How did a Republican Texas Congressman named Ron Paul become a darling of the Washington State Meetup scene?
It all began, oddly enough, with Democratic Senator Maria Cantwell and a stand she took against the international sex trade.
In 2004, Cantwell became a prominent voice behind the International Marriage Broker Regulation Act, which was intended to fight "human trafficking"—mail-order brides and the like. This highly displeased Adam Berman, 40, of Gig Harbor, who runs LatinLoveSearch.com, which he calls "the largest free Latin-themed dating website on the internet." His site is about love connections, not human exploitation, Berman says, and it wasn't forced to go free until after Cantwell's bill passed.
The bill actually wasn't Cantwell's alone: It was introduced in the House by another Washington Democrat, Rick Larsen, and it had strong bipartisan support. But Cantwell is a big name here in Washington State, and she stuck in Berman's mind. Her anti-human-trafficking agenda involved describing people like Berman—people running pay sites that connect Americans with foreign lovers—as "international marriage brokers," and when the bill became law it imposed strict requirements on these brokers, mandating that they conduct criminal background checks on their American customers and then translate the results into the native languages of all foreign users.
The only way Berman could get around the new rules was to stop charging people to use his site, which he did, losing a huge amount of money in the process.
As Berman was fuming about what Cantwell had done to his business, he noticed that Ron Paul, a Republican Congressman from Texas, had voted against the bill. Paul, a physician, has earned the nickname "Dr. No" because of his refusal to support any bill that he feels isn't constitutional, and apparently Paul felt Cantwell's "human trafficking" law fell short. When Dr. No jumped into the presidential race this year, Berman, who has never been active in politics before, decided to do all he could to support the guy.
"He's just against the federal government having so much control," Berman told me. "He's hitting home with people who are frustrated with what's going on."
For a web-savvy character like Berman, getting behind Paul meant starting a group on Meetup.com for Paul supporters in Washington. He now heads three groups—in Seattle, Tacoma, and Bellevue—with more than 300 members between them. That's almost as many Meetup supporters as Barack Obama has in this state, and more Washington Meetup members than Hillary Clinton, John Edwards, Rudy Giuliani, Mitt Romney, and John McCain combined.
The online traction Paul is getting here mirrors a national phenomenon. Thanks to his iconoclastic showing in the Republican debates—where he's been the only candidate to speak forcefully against the Iraq war and to come out clearly in favor of fiscal conservatism, limited government, and hands-off social policy—Paul's candidacy is exploding online, bringing him more total Meetup groups nationwide than any other presidential candidate.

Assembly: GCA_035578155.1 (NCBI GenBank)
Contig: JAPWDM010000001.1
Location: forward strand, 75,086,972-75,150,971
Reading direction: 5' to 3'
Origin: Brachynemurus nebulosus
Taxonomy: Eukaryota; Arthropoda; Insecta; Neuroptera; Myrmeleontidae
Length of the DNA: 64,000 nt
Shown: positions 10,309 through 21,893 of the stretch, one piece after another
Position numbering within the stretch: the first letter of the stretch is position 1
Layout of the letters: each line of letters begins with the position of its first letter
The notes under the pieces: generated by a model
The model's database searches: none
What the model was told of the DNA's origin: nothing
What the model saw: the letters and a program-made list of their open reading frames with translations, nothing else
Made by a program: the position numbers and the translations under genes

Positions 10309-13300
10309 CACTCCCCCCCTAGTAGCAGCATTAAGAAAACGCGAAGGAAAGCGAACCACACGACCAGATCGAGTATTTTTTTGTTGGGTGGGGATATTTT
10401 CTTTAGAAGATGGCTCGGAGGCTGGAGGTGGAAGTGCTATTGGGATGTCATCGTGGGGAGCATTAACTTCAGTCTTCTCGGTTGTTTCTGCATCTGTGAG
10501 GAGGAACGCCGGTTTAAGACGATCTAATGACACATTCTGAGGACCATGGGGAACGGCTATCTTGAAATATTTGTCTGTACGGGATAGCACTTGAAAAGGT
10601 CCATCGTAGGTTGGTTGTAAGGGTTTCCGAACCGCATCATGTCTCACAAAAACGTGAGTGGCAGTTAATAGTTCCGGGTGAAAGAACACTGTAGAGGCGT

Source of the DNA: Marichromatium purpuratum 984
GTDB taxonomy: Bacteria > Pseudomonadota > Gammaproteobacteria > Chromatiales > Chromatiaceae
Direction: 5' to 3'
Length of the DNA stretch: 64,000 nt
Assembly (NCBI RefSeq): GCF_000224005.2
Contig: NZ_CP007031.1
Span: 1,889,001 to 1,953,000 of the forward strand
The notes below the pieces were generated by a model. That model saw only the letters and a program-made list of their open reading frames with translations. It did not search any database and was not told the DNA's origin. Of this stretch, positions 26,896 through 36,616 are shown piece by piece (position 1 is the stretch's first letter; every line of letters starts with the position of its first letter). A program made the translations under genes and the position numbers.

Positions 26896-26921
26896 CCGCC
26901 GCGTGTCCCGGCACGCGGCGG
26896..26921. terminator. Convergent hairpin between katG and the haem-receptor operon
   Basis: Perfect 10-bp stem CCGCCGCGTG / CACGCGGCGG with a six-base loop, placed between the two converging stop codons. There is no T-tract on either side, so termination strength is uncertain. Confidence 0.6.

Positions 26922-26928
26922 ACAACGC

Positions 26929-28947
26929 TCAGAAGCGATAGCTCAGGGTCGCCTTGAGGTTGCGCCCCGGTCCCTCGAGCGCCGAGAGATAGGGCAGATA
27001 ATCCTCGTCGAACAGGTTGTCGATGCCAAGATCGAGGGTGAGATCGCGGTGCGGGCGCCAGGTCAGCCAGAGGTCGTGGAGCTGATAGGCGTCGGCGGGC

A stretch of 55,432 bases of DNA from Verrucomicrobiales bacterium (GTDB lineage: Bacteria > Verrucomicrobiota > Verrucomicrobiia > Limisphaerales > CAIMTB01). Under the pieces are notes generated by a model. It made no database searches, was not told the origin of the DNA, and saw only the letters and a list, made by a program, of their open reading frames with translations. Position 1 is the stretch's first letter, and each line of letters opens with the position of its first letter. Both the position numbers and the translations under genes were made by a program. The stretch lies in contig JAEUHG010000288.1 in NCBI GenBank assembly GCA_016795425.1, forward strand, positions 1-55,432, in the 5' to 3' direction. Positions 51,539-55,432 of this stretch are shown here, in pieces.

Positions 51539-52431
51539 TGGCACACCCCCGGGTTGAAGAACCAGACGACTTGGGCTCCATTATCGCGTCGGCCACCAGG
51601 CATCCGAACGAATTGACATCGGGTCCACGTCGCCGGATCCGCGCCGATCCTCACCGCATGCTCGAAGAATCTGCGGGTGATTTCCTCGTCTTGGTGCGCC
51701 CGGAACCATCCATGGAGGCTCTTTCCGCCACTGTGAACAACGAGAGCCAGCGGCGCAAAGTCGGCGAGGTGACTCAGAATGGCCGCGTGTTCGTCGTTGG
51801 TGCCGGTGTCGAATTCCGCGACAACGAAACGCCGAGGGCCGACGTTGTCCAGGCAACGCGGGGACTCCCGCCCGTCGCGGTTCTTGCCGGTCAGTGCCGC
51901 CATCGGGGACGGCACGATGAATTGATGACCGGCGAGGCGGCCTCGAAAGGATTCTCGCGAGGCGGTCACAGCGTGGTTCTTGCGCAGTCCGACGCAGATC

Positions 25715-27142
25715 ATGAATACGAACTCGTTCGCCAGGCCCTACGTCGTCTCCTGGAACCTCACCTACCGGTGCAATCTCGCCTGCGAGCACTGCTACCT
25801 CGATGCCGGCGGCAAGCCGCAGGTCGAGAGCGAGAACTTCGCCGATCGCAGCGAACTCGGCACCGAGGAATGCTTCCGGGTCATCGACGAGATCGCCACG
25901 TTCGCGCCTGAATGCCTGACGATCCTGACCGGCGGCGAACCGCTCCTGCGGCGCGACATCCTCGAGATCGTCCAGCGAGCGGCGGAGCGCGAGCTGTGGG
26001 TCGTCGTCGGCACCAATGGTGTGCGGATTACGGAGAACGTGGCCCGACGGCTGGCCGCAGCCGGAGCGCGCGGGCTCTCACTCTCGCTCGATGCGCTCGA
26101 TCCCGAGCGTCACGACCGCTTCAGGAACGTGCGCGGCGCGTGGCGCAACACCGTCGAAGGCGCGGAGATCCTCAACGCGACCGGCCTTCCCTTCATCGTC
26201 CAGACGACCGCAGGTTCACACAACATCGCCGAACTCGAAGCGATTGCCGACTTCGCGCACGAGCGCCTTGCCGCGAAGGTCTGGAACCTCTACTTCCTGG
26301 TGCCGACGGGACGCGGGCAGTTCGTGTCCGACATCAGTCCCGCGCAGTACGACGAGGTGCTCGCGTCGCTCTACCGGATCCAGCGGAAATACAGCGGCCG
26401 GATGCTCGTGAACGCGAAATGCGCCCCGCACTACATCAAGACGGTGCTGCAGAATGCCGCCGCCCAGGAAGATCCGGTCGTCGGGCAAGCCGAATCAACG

Does Meetup membership really matter? If you ask Howard Dean, the answer is yes. It was through Meetup that Dean's surprise internet support began to take off in Washington and around the country in 2003, the year that the internet first emerged as a platform for launching nonmainstream candidates into mainstream viability. And as a gauge of potential online donors, Paul's Meetup numbers are huge; there are rumors that he may have pulled in $4 million online during the most recent fund-raising quarter.
Paul's actual fundraising numbers for the quarter won't be released until July 15, but if the rumors prove true he will vault from being an entertaining Republican asterisk to... well, being an entertaining Republican asterisk with a good chunk of cash and a lot of online supporters.
As Dean showed, that doesn't necessarily transform a person into a winning candidate. But here in Washington, the Paul Meetup contingent is optimistic. Berman, the local Meetup leader, was at a Round Table Pizza in Tacoma on July 2 communing with Paul supporters. The next day another Meetup group gathered in the food court of the Crossroads Mall in Bellevue. And Berman is planning a huge Ron Paul presence at Hempfest. (Paul has opposed federal raids on medical-marijuana operations in states that allow medical marijuana, based on states' rights principles.)
Paul's candidacy, Berman says, "is growing like wildfire" because of "a crossover message that's able to escape the party line." Paul himself likes to put it this way: "Freedom is popular." In independent-minded Washington State, it's no surprise that this message would be appealing to antiwar lefties, libertarians, and frustrated conservatives alike—people who applaud Paul's votes against the Iraq war, against the PATRIOT Act, against gun control, and against raising taxes.
"The guy's definitely a phenomenon that most people haven't seen," Berman says.